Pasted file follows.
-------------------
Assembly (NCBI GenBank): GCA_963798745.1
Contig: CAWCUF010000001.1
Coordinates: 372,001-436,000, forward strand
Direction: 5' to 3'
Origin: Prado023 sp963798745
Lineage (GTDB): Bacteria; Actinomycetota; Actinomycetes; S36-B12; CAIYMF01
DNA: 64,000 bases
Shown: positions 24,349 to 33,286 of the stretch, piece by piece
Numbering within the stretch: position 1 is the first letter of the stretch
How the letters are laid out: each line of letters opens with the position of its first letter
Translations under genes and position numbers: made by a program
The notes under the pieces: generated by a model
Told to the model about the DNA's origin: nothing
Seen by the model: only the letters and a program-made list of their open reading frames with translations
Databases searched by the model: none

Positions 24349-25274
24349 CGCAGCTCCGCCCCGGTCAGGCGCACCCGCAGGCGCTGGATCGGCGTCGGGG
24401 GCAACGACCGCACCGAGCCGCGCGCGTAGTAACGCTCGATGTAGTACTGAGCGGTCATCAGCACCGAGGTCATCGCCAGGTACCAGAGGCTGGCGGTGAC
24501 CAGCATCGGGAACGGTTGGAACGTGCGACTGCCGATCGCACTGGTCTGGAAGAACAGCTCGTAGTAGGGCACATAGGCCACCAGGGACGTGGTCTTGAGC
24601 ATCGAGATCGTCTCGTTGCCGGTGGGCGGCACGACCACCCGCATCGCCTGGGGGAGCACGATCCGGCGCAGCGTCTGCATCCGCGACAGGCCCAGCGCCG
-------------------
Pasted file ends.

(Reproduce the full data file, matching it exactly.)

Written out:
Assembly (NCBI GenBank): GCA_963798745.1
Contig: CAWCUF010000001.1
Coordinates: 372,001-436,000, forward strand
Direction: 5' to 3'
Origin: Prado023 sp963798745
Lineage (GTDB): Bacteria; Actinomycetota; Actinomycetes; S36-B12; CAIYMF01
DNA: 64,000 bases
Shown: positions 24,349 to 33,286 of the stretch, piece by piece
Numbering within the stretch: position 1 is the first letter of the stretch
How the letters are laid out: each line of letters opens with the position of its first letter
Translations under genes and position numbers: made by a program
The notes under the pieces: generated by a model
Told to the model about the DNA's origin: nothing
Seen by the model: only the letters and a program-made list of their open reading frames with translations
Databases searched by the model: none

Positions 24349-25274
24349 CGCAGCTCCGCCCCGGTCAGGCGCACCCGCAGGCGCTGGATCGGCGTCGGGG
24401 GCAACGACCGCACCGAGCCGCGCGCGTAGTAACGCTCGATGTAGTACTGAGCGGTCATCAGCACCGAGGTCATCGCCAGGTACCAGAGGCTGGCGGTGAC
24501 CAGCATCGGGAACGGTTGGAACGTGCGACTGCCGATCGCACTGGTCTGGAAGAACAGCTCGTAGTAGGGCACATAGGCCACCAGGGACGTGGTCTTGAGC
24601 ATCGAGATCGTCTCGTTGCCGGTGGGCGGCACGACCACCCGCATCGCCTGGGGGAGCACGATCCGGCGCAGCGTCTGCATCCGCGACAGGCCCAGCGCCG